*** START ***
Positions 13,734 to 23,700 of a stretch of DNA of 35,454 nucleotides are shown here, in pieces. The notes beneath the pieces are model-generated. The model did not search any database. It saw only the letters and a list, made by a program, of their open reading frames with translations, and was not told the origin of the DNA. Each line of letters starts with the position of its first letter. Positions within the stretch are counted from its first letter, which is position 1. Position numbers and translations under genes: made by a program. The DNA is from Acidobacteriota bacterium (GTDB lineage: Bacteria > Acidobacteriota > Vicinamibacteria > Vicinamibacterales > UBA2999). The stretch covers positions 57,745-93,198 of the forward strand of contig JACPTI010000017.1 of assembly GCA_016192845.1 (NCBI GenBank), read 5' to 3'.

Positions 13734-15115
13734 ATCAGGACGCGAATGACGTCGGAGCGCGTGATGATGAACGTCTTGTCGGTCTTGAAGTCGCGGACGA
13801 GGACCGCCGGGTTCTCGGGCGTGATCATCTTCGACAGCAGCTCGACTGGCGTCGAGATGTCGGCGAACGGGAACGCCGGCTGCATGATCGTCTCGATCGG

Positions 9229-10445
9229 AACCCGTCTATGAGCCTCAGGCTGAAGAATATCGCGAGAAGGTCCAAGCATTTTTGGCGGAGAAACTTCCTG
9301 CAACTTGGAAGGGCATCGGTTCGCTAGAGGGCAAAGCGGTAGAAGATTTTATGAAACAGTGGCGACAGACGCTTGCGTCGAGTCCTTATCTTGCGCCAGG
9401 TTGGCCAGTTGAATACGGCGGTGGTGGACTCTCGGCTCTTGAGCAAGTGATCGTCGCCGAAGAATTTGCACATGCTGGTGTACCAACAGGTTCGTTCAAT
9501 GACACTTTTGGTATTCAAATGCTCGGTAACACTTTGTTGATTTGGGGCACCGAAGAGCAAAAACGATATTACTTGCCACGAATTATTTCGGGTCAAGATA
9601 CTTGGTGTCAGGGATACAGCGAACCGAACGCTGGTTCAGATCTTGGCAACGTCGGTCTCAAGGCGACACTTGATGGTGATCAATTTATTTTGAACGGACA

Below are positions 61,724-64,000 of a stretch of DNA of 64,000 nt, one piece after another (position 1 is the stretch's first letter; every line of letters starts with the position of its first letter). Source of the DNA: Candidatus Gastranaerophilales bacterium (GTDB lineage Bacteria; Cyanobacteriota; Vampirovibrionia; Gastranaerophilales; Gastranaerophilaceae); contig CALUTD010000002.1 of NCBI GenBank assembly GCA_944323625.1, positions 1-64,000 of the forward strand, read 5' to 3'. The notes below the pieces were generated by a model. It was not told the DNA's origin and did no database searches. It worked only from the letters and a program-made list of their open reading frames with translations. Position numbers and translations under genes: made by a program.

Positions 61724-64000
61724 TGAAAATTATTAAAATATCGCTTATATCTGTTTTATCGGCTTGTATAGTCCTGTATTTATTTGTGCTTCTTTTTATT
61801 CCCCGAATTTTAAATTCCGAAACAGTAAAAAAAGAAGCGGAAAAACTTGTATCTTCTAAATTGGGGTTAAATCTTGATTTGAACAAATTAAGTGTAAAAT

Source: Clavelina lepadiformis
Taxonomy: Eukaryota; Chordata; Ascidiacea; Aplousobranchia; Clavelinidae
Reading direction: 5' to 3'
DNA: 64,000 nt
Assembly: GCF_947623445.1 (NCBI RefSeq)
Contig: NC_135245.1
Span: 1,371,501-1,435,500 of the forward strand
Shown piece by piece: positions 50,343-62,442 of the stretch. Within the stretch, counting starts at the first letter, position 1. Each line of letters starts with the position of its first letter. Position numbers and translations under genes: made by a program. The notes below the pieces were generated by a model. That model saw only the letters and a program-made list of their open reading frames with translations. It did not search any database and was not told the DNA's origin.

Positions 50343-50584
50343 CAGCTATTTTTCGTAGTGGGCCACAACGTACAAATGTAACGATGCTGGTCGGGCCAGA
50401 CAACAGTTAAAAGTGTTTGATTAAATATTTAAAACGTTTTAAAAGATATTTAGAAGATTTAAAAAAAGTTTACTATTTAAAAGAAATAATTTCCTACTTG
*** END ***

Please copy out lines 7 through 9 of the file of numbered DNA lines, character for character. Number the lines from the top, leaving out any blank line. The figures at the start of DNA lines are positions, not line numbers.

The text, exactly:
9301 CAACTTGGAAGGGCATCGGTTCGCTAGAGGGCAAAGCGGTAGAAGATTTTATGAAACAGTGGCGACAGACGCTTGCGTCGAGTCCTTATCTTGCGCCAGG
9401 TTGGCCAGTTGAATACGGCGGTGGTGGACTCTCGGCTCTTGAGCAAGTGATCGTCGCCGAAGAATTTGCACATGCTGGTGTACCAACAGGTTCGTTCAAT
9501 GACACTTTTGGTATTCAAATGCTCGGTAACACTTTGTTGATTTGGGGCACCGAAGAGCAAAAACGATATTACTTGCCACGAATTATTTCGGGTCAAGATA